"Big Bang Theory's" Biggest Lesson - Let Nerds Be Nerds

Oct 20, 2014
7 Min Read

Sometimes we can learn great lessons from fictional characters. What Sheldon, Leonard, Howard and Raj from the “Big Bang Theory” can teach managers about tapping into nerd talent. 

“I am not crazy. My mother had me tested.”—Sheldon Cooper 

Devoted fans of the television show, “The Big Bang Theory,” rejoiced when the sitcom about a bunch of nerdy guys entered its eighth season this year, with some 18 million people tuning in for the season’s opener.

But even though it’s America’s most watched show, critics have not been as enthusiastic. One reviewer recently commented that he not only doesn’t watch the show, but he doesn’t know anyone who does.  The show consistently loses out on an Emmy, even though Jim Parsons has won four Emmy awards for playing Sheldon Cooper.

So what is it about this show that grabs the attention of so many people despite its lack of critical acclaim? Could it be that we love the fact that the nerd culture has gone mainstream? That for once instead of being stuffed inside a locker by a high school bully, the nerd is successful, has friends and is fun to be around?

One thing that cannot be denied by the constant presence of “Big Bang” (it runs in syndication all hours of the day and night), is that is has exposed many people to the true gifts of the geeks and nerds in this world. The show has made it clear that nerds are capable of more than just writing code or solving a complicated math problem – they are also creative, innovative and collaborative.

If managers are smart, they’ll take the show’s message to heart: It’s time to let nerds be nerds.

In other words, stop trying to make them fit in. They’ll never be like other employees – and that’s a good thing. If managers learn to embrace a geek’s geekiness, organizations can become more competitive, and learn to work smarter and more efficiently.

By giving nerds the freedom to be themselves, we all may learn valuable lessons and benefit from these brilliant minds. Here’s how:

Innovation never stops. While some workers may check work emails after hours, nerds are going to do much more than that. They’re going to think about what they’re working on even during their off hours, because they’re happiest when their brains are challenged. Managers shouldn’t watch the clock when they’ve got nerds on their team – these employees are always going to be seeking challenges and striving for solutions. Consider this clip of Howard working on his robot arm even when hanging out with friends:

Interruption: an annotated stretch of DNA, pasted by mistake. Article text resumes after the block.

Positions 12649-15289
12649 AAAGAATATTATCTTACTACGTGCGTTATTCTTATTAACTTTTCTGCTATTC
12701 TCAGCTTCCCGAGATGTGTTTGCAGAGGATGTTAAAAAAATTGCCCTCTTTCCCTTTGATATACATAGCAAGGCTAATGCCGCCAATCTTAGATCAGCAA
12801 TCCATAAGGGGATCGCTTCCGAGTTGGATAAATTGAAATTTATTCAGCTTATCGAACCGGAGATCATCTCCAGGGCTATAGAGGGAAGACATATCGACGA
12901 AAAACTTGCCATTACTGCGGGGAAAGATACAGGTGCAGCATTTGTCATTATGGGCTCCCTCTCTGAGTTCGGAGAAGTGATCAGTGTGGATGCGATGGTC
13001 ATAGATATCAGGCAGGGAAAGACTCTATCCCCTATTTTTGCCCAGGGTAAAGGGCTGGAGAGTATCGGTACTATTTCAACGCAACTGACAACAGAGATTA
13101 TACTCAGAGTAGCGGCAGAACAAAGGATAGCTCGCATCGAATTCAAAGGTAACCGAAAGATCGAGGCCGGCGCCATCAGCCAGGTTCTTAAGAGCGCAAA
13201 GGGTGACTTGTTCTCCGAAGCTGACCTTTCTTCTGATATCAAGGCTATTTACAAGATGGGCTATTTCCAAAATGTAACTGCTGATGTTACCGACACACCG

They’re always engaged.  Nerds don’t turn their brains off. They can’t. They’re always looking for problems, solutions, new ideas, etc. Get a group of them together, and they’ll be even more valuable as they challenge one another. Managers don’t have to worry about coming up with goofy contests or passing out bonuses to get these workers motivated. Nerds are enthusiastic about learning and challenging assumptions – even if it involves how Superman gets his suit cleaned:

Improvement is a way of life.  It’s often difficult for managers to ensure the quality of work remains high for every member of a team, but they never have to worry where nerds are concerned. The brains of geeks are wired to solve problems. They can spot inefficiencies that others miss and come up with solutions. That’s why managers shouldn’t confine nerds only to tech problems – these workers should be allowed to unleash their brain power on different issues whether it’s customer service, sales goals or strategic initiatives. Check out how the “Big Bang” nerds quickly strategize on how to turn Penny’s simple idea into a successful business:

They’re more tolerant. Nerds are used to not fitting into conventional settings. Whether it’s Howard living with his mother well into his 30s, Sheldon’s need to wear superhero t-shirts or Leonard’s lactose intolerance, nerds aren’t going to be judgmental of anyone who doesn’t fit a cookie-cutter mold. As diversity becomes more common with international workforces, nerds can help show others how to be more accepting. Consider how helpful and patient Amy is with Sheldon:

Of course, “Big Bang” isn’t real life, but it does highlight that behind those brilliant, nerdy minds in your workplace are real people who have a lot to contribute. Are you missing the boat with your own Sheldon, Leonard, Howard or Raj?

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